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Jim Heuer

Your remarks are very much appreciated. This project does warrant a full public discussion, and your presentation of the issues is quite fair. However, you did miss one important point: the Irvington Community Association is NOT opposed to increased density on the south edge of the neighborhood along Broadway and Weidler. In fact, just recently the ICA Land Use Committee recommended City approval for a 3-story condo project for the SE corner of 17th and Schuyler -- a far superior design compared to the Squire project and one much more appropriate to its site.

Further you might have mentioned that the large scale structures to the west of 15th, which you cited, are public housing projects erected on their sites well before the City was forced to recognize the historic and community value of Irvington's vintage homes... They cannot and must not be cited as a direction for the future but as a lesson in bad planning from the past. And as out of character with the neighborhood as they are, they have a far less overbearing footprint on their sites than the proposed Irvington Squire project would have.

It is imperative that Portland come up with a solution to the problem of increasing density without sacrificing the great historic neighborhoods which give the City its character and which help create the ambiance which is drawing those thousands of new residents. A short drive along Broadway will show how much opportunity there is for increased density along Broadway and Weidler between the Rose Quarter and 15th Ave. without damage to a single historic property, if only the City can figure out how to make it happen.


Some readers may not know that the Irvington neighborhood was also home to "Irvington Track," a large horse-racing facility (bicycle races occurred there occasionally as well) bounded approximately by Brazee, Klickitat, 14th & Union/MLK (I've seen a larger footprint on another map). I can't help but wonder if the origins of "vintage" Irvington were more heterogeneous & rollicking than we might suppose!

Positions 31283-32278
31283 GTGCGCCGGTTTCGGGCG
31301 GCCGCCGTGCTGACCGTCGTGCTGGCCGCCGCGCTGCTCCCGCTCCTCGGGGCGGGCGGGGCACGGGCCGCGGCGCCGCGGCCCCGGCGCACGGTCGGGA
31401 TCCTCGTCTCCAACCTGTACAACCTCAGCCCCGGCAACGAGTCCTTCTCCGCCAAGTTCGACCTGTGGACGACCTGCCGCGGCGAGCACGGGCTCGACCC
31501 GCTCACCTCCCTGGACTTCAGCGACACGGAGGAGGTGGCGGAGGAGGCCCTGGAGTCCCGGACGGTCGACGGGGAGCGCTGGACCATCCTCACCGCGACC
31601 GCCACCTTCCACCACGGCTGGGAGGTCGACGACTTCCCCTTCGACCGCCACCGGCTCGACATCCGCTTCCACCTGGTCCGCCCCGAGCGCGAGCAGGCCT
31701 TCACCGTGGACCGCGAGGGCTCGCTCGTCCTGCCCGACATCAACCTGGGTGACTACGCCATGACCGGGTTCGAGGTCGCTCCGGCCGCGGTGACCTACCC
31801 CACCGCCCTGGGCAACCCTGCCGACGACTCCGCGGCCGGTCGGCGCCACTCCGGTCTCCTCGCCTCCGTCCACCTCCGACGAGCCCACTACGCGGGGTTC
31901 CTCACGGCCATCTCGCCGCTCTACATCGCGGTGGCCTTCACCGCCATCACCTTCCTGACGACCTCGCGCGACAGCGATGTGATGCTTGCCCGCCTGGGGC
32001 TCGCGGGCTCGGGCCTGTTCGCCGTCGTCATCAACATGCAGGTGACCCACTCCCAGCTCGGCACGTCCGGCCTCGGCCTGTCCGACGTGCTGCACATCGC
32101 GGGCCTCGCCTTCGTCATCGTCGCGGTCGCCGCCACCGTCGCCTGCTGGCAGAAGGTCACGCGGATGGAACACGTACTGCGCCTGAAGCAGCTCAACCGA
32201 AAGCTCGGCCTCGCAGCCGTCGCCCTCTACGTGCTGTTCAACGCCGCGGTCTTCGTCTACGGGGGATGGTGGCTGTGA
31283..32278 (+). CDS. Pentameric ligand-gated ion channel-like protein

I lived 8 years in an apartment 1 block south of this intersection and measured the low-income building that currently occupies the site. Several years ago the Lion & Rose attempted & failed to convert itself to condos (by floor) at $1,000,000 apiece.

From the image you present the building looks too large and aggressive for the neighborhood. A walk through the area would reveal a number of higher density buildings which have been more thoughtfully designed, with green spaces and courtyards that 'give away' some of the money-making density this building is designed to achieve. The 3-story building on the SE corner of the same block has several open areas fronting the street.

It is clear that higher density, when controlled, can enrich the fabric of the residential community. But the work has to speak to the language that exists in the area, not merely stylistically but with a clear understanding of the urban planning that has preceded it.

Jim H. makes a very good point.


i wonder what joslin and the landmarks commission thinks of this:

"Further it was suggested that if a modern building had to be constructed next to the Queen Anne Styled Freiwald House, it should be minimally ornamented to provide an unobtrusive backdrop to the ornate historic structure."

i agree, but i bet they don't.

at any rate, i would urge all neighborhood land use committees to thoroughly review their zoning and understand what is going to happen in the future. that's what developers do. it's the rule book, people. you can change the rules, but it takes time and money. being proactive will be in your best interest in the long run.

personally i think this building is a obnoxious and is not going to sit well next to its neighbors, but the law does not account for taste (except for joslin, of course).

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